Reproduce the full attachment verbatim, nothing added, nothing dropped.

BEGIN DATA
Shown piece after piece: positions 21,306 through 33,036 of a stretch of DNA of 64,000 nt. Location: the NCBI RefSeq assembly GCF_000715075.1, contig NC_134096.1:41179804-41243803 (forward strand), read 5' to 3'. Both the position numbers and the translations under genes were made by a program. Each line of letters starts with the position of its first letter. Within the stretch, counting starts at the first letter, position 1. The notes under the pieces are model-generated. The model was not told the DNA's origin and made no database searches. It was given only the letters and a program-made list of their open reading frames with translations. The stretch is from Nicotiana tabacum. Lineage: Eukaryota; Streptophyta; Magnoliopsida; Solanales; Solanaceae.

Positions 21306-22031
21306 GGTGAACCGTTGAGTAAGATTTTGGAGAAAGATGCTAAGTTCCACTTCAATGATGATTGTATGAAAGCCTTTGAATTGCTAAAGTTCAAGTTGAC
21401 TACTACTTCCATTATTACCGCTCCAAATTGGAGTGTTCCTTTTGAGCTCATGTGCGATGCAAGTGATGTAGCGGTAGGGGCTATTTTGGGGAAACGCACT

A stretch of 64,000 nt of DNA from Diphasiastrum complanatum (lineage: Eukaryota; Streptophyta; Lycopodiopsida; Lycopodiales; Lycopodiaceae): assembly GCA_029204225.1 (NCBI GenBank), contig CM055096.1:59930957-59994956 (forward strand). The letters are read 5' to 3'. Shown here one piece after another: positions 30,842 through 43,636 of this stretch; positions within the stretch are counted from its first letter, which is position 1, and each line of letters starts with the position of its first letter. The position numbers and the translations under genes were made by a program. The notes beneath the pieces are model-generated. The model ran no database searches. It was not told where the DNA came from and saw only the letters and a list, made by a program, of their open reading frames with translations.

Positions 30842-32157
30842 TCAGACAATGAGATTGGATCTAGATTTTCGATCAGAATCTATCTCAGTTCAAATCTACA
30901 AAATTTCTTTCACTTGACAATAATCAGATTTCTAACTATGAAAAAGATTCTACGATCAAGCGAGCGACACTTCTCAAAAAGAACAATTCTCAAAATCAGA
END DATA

Shown piece after piece: positions 21,306 through 33,036 of a stretch of DNA of 64,000 nt. Location: the NCBI RefSeq assembly GCF_000715075.1, contig NC_134096.1:41179804-41243803 (forward strand), read 5' to 3'. Both the position numbers and the translations under genes were made by a program. Each line of letters starts with the position of its first letter. Within the stretch, counting starts at the first letter, position 1. The notes under the pieces are model-generated. The model was not told the DNA's origin and made no database searches. It was given only the letters and a program-made list of their open reading frames with translations. The stretch is from Nicotiana tabacum. Lineage: Eukaryota; Streptophyta; Magnoliopsida; Solanales; Solanaceae.

Positions 21306-22031
21306 GGTGAACCGTTGAGTAAGATTTTGGAGAAAGATGCTAAGTTCCACTTCAATGATGATTGTATGAAAGCCTTTGAATTGCTAAAGTTCAAGTTGAC
21401 TACTACTTCCATTATTACCGCTCCAAATTGGAGTGTTCCTTTTGAGCTCATGTGCGATGCAAGTGATGTAGCGGTAGGGGCTATTTTGGGGAAACGCACT

A stretch of 64,000 nt of DNA from Diphasiastrum complanatum (lineage: Eukaryota; Streptophyta; Lycopodiopsida; Lycopodiales; Lycopodiaceae): assembly GCA_029204225.1 (NCBI GenBank), contig CM055096.1:59930957-59994956 (forward strand). The letters are read 5' to 3'. Shown here one piece after another: positions 30,842 through 43,636 of this stretch; positions within the stretch are counted from its first letter, which is position 1, and each line of letters starts with the position of its first letter. The position numbers and the translations under genes were made by a program. The notes beneath the pieces are model-generated. The model ran no database searches. It was not told where the DNA came from and saw only the letters and a list, made by a program, of their open reading frames with translations.

Positions 30842-32157
30842 TCAGACAATGAGATTGGATCTAGATTTTCGATCAGAATCTATCTCAGTTCAAATCTACA
30901 AAATTTCTTTCACTTGACAATAATCAGATTTCTAACTATGAAAAAGATTCTACGATCAAGCGAGCGACACTTCTCAAAAAGAACAATTCTCAAAATCAGA